Most importantly, it establishes, right away, that Microsoft’s Scorpio can also do well now. Presuming that Microsoft don’t do something stupid, like pricing it too high (admittedly something that is not yet confirmed, given that they keep hinting that the console will be a ‘premium’ console), the Scorpio is not something that will be fundamentally rejected by the market. In fact, one might argue that (again, presuming that Microsoft does nothing stupid, which we can never be sure of with this company- remember, this is the company that tried to sell an underpowered, laden with Kinect, always online and connected console for $500) Microsoft could do better with the Scorpio than Sony have done with the Pro.
"It establishes, right away, that Microsoft’s Scorpio can also do well now."
This is not necessarily talking about the Scorpio’s power advantage over the Pro (though I imagine that is something that will come into play, too especially if Microsoft make it a chief marketing point)- instead, this is more about keeping the Scorpio’s release timing in mind. By the time the Scorpio launches, the PS4 Pro will have been on the market for a year (or longer). This means that Microsoft will have had a year to study what Sony did that worked, what they did that didn’t, how they should market their console, and what all they should avoid. Theoretically, they can learn from Sony’s mistakes and from their successes, and do a far more convincing and compelling job of selling the Scorpio than Sony has done with the Pro- and given how successful the Pro is in spite of Sony’s mixed messaging, the Scorpio could do even better.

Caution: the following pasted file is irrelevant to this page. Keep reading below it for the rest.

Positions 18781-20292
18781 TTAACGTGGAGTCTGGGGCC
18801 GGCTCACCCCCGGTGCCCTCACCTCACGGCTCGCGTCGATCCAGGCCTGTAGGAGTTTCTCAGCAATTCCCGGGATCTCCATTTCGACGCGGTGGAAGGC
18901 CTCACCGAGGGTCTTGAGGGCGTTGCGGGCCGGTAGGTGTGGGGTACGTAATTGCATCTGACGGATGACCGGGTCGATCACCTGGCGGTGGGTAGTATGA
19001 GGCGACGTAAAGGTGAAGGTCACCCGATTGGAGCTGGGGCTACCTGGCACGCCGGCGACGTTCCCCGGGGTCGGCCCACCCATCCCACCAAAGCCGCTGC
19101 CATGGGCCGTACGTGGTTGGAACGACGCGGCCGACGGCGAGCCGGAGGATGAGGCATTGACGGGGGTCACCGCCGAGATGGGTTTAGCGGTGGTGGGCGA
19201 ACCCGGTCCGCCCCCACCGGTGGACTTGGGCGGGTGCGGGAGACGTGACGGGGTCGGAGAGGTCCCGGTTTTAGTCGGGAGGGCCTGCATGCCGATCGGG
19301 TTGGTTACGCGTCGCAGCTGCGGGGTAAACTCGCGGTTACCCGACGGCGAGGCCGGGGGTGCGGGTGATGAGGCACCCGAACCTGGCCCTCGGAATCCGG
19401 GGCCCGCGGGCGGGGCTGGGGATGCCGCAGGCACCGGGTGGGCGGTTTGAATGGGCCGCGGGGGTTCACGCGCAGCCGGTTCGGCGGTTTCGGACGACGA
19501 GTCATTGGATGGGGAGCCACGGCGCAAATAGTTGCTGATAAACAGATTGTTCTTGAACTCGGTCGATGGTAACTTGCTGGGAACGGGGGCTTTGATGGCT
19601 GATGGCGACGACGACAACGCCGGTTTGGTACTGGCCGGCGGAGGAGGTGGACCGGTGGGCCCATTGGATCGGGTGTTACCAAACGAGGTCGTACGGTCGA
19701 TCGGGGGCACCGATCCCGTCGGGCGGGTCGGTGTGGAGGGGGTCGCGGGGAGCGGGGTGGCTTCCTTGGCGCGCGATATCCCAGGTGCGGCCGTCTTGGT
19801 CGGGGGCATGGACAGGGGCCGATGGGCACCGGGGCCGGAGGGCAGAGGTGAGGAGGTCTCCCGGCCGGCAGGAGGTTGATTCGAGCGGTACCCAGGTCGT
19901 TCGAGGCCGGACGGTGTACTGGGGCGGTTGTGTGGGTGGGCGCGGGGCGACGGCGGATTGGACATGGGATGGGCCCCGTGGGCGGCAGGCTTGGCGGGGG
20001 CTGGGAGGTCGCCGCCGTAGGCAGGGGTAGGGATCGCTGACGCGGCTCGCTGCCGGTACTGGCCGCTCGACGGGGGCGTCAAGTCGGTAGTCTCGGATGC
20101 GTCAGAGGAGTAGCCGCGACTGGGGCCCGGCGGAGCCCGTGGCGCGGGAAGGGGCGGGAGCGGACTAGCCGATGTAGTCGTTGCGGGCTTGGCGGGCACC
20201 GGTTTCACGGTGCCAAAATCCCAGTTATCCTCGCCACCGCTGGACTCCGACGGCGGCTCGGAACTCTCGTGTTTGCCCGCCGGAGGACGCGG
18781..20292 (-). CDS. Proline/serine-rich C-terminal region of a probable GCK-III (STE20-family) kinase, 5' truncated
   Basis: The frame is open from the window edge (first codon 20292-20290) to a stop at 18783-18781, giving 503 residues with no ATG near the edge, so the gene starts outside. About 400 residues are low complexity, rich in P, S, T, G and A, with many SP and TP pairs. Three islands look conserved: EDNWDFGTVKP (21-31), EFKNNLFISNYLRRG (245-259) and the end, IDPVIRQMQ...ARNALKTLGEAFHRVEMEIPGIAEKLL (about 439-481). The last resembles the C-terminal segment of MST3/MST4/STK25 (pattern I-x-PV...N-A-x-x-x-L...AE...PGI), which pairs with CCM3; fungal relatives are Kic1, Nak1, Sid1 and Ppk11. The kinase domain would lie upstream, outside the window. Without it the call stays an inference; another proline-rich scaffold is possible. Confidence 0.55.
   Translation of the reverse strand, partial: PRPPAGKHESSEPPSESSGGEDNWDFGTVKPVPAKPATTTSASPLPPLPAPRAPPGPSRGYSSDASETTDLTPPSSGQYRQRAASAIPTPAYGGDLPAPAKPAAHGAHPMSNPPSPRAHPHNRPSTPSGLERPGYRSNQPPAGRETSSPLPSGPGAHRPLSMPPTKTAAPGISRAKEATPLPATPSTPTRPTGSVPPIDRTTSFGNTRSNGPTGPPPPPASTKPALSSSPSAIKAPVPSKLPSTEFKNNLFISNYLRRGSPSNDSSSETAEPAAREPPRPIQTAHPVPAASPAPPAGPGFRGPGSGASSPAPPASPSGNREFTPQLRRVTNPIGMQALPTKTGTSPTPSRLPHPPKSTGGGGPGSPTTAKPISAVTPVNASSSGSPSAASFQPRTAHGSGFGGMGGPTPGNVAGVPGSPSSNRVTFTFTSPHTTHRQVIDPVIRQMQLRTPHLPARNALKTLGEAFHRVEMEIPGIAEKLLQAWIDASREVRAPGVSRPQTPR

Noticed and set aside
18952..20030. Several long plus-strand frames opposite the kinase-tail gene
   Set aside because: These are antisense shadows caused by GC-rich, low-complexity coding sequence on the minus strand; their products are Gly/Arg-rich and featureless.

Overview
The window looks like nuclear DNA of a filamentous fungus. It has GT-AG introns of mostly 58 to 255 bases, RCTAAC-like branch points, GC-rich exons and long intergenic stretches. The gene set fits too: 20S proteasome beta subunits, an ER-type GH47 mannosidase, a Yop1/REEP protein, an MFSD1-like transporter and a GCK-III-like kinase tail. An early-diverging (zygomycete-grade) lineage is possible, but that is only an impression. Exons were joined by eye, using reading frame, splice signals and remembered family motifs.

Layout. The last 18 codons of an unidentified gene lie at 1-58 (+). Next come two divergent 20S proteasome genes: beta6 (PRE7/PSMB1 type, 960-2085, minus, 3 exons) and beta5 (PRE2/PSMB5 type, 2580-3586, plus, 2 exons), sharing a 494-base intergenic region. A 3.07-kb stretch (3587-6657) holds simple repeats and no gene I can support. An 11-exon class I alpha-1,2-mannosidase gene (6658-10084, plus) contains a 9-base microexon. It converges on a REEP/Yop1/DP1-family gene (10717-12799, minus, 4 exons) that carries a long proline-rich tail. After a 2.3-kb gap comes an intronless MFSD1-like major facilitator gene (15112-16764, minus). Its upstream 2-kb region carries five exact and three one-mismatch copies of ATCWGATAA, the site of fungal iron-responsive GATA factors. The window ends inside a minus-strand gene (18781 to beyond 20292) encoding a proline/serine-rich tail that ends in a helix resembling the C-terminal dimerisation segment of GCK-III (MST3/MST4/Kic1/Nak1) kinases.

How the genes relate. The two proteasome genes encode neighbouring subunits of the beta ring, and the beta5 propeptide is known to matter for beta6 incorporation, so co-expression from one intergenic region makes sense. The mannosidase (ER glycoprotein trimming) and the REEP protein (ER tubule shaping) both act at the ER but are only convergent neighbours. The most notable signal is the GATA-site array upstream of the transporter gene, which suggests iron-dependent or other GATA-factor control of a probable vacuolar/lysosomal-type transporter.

But even stepping away from the confines of this unnecessarily trumped up PlayStation versus Xbox console war, that mandates that we pit the Scorpio against the Pro by definition, I think the Pro’s success is good news- it means that iterative consoles are likely to catch on, likely to be something that each company pushes out, and likely to constantly do well. It means that consoles become actual platforms, rather than discrete, isolated standards that increasingly fall out of sync with the rest of the gaming industry.
Microsoft have already hinted that they are now looking at a ‘world without generations.’ Nintendo has already hinted that the Switch is the start of a new platform for them, which will become a ‘family of devices, implying that they are looking at evolving and iterating the system over time. Sony have technically promised that they will have a proper next gen PS5- but they have never said that there won’t be a PS5 Pro. And given the success of the PS4 Pro, they’d be stupid not to push one out in the future.
"A rising tide lifts all boats, and that is never as true in any other industry as it is in the gaming one."
In other words, the success of the Pro is the final proof that was needed that the console market is now forever and irrevocably changed. The era of discrete game generations is now over- instead, we will now have continuous Xbox, PlayStation, and Nintendo platforms, evolving and iterating over time, and never resetting your game libraries, or game developers’ development pipelines, completely. This was necessary for the future health of the console gaming industry, and so it is good to see that the PS4 Pro has done well, indeed. After all- a rising tide lifts all boats, and that is never as true in any other industry as it is in the gaming one.
Note: The views expressed in this article are those of the author and do not necessarily represent the views of, and should not be attributed to, GamingBolt as an organization